Council Introduces Ban on Marijuana Sales

Council Introduces Ban on Marijuana Sales

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City Council plans to hold a public hearing and final vote on the marijuana ordinance at its Feb. 14 meeting.

By Donald Wittkowski

In a preemptive strike, Ocean City plans to ban the sale of marijuana in the family-friendly resort town as discussions continue among state lawmakers to legalize recreational pot smoking in New Jersey.

Voting 7-0, City Council introduced an ordinance Thursday night that would prohibit “businesses which cultivate, manufacture, test or sell marijuana and marijuana paraphernalia.”

The measure would ban marijuana facilities within one-quarter mile of a school, church, recreational or sports facility, the Boardwalk and any residential area. It would effectively outlaw businesses from selling marijuana or pot paraphernalia in all parts of town.

“There is no area of the City which can safely house a business selling medicinal and recreational marijuana and/or the paraphernalia that facilitates the use of same,” the ordinance says.

The Council members made it clear that they don’t want pot sales in a city that touts itself to tourists as “America’s Greatest Family Resort.”

“Ocean City’s got a great niche as a family-friendly and dry town. This is consistent with that image,” Council President Peter Madden said in an interview after the meeting.

Founded in 1879 as a Christian resort by a group of Methodist ministers, Ocean City has always been a “dry” town. The ban on alcohol sales is a centerpiece of the city’s image as a safe, family-style summer vacation retreat.

City Solicitor Dorothy McCrosson says towns have the option of banning marijuana sales, even if the state Legislature legalizes recreational pot smoking in New Jersey.

Council members have joined with Mayor Jay Gillian in expressing concerns that the city’s reputation could be harmed if marijuana is sold in town and people simply begin smoking pot in popular tourist areas, such as the Boardwalk.

Councilman Michael DeVlieger said the town’s Methodist founding fathers “were smart enough” to create a family-friendly atmosphere. He maintained that a ban on marijuana sales would continue that tradition.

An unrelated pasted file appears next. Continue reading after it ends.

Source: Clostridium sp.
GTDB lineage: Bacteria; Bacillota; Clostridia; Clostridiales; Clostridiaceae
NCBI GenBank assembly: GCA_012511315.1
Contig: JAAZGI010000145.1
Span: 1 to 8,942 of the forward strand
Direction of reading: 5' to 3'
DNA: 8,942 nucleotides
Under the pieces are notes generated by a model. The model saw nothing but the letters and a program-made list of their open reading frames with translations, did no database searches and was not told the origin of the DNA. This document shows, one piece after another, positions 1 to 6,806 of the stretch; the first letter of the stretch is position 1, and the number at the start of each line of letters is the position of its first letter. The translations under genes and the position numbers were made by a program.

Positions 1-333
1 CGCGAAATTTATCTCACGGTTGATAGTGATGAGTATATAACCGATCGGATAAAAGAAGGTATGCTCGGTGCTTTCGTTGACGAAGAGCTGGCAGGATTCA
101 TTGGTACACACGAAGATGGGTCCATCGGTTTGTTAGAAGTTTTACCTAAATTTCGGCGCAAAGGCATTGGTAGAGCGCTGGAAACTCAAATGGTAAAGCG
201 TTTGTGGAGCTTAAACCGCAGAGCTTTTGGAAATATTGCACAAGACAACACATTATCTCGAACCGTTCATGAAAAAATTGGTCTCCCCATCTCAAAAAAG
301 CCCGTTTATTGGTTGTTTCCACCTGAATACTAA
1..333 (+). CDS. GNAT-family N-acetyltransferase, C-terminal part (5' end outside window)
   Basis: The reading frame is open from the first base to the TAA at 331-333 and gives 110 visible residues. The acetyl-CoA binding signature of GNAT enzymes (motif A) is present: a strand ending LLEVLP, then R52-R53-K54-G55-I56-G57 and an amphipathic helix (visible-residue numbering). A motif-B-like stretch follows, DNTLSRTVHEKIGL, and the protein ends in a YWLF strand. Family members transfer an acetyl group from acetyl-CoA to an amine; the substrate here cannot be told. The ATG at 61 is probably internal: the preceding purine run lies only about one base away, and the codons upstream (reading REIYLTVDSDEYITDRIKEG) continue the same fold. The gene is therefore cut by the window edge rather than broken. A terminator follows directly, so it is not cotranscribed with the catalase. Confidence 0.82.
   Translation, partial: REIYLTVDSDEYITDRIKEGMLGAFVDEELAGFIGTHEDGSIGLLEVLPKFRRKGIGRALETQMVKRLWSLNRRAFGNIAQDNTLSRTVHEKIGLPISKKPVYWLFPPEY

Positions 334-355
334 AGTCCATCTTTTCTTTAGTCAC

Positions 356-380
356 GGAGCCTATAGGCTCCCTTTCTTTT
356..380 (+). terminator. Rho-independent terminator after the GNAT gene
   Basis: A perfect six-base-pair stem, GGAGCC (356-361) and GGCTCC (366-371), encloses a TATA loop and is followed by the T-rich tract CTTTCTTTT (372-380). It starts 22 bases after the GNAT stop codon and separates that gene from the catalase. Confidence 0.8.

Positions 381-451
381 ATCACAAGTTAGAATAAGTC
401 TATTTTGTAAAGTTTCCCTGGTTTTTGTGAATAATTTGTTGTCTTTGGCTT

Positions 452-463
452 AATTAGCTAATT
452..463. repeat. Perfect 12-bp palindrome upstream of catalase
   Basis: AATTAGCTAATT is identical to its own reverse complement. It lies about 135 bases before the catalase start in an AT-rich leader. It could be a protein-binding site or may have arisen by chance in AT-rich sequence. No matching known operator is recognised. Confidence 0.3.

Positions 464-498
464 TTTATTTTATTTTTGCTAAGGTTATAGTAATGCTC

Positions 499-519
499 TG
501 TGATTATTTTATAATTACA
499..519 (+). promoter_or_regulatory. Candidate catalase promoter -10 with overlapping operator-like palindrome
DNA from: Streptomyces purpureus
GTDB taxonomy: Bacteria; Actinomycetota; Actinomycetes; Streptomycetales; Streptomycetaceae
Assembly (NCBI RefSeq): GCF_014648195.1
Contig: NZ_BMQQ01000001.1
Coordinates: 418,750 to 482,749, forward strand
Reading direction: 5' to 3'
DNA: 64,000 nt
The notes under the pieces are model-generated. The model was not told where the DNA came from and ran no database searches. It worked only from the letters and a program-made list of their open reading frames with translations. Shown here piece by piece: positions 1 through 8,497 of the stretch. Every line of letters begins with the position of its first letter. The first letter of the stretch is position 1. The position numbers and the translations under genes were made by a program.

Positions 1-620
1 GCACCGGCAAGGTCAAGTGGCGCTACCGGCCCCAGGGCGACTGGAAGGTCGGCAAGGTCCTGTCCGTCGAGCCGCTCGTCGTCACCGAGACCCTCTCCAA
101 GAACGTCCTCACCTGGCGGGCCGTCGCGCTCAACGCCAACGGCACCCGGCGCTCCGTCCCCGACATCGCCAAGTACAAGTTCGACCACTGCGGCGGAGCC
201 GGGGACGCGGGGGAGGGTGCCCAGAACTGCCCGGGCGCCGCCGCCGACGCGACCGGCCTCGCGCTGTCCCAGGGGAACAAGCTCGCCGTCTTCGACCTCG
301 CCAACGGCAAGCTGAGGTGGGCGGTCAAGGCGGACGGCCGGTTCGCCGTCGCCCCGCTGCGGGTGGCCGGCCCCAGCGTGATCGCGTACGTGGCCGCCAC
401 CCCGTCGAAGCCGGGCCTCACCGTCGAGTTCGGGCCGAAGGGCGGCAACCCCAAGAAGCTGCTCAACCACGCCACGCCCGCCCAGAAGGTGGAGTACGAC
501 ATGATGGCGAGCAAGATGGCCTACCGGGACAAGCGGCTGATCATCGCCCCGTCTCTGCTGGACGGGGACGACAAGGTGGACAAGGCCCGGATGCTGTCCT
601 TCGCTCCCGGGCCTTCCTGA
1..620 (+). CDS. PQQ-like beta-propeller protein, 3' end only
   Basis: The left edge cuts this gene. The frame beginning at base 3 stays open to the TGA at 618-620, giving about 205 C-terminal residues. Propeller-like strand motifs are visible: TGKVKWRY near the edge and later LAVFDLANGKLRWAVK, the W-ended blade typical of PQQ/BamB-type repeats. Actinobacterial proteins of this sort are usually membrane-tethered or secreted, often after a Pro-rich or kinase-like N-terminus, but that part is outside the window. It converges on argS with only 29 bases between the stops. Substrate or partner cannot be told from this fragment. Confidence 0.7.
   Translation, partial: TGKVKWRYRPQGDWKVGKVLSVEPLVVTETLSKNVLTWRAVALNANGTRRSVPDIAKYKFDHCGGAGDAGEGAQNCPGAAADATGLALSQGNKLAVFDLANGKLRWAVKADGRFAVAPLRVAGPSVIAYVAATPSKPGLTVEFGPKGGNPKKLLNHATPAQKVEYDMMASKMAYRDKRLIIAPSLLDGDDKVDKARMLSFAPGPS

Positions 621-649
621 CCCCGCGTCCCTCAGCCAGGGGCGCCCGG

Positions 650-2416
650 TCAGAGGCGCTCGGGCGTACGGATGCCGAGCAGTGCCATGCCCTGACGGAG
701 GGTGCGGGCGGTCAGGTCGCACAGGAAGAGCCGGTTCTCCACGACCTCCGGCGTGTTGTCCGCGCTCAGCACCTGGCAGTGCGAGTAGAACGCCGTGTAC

“I think we should do the same,” DeVlieger said.

Councilman Keith Hartzell said the “high majority” of local residents he has spoken to don’t want to see marijuana sold in town.

The ordinance says the sale of marijuana, if not banned, would have “potentially serious implications for the health, safety and welfare of the City, its residents, its guests and its employees.”

A public hearing and final vote on the ordinance are scheduled at Council’s Feb. 14 meeting, 7 p.m. at City Hall.

Ocean City is following other towns that have already passed local laws banning marijuana sales in anticipation of the state Legislature and Gov. Phil Murphy legalizing the recreational use of pot. Murphy made it a campaign promise to make recreational pot smoking legal, but the Legislature has not yet been able to agree on a bill.

Dorothy McCrosson, Ocean City’s solicitor, said every version of proposed state legislation she has read that would legalize recreational pot includes a “local prerogative” allowing municipalities to ban the sale and manufacture of marijuana.

“We’re not banning private use, if it would be legalized,” McCrosson told reporters after the Council meeting.

Murphy and other marijuana advocates say the drug’s legalization in New Jersey would end the injustice of blacks being arrested for possession of pot at higher rates than whites.

One Ocean City resident, Steven Fenichel, said marijuana arrests were largely to blame for a disproportionately high number of Hispanics and blacks being incarcerated in U.S. prisons. He called for a study to analyze the impact of the city’s proposed ban on marijuana sales and how it would affect the prison population.

“Please vote no for this ordinance seeking to ban marijuana,” Fenichel told the Council members just minutes before they did the opposite.

Another resident, Marie Hayes, alluded to Ocean City’s founding fathers while urging Council to pass the ordinance. She said the sale of pot “is definitely what they would be against.”

Frank Donato, the city’s chief financial officer, tells Council that the Special Improvement District budget funds an array of events and entertainment.

In other business Thursday, Council gave unanimous approval to a nearly $492,000 budget for 2019 that will fund entertainment, special events and promotions in three parts of town that serve as magnets for tourism and commerce.

Known as the Special Improvement District, the budget includes the Boardwalk, the downtown area of Asbury Avenue and the Ninth Street corridor, the main entryway into the city.

Fees assessed on businesses located in the SID provide revenue for the budget. Frank Donato, the city’s chief financial officer, told Council that major events funded by the budget include the city’s annual air show, fireworks displays, entertainment in the downtown business district and family nights on the Boardwalk.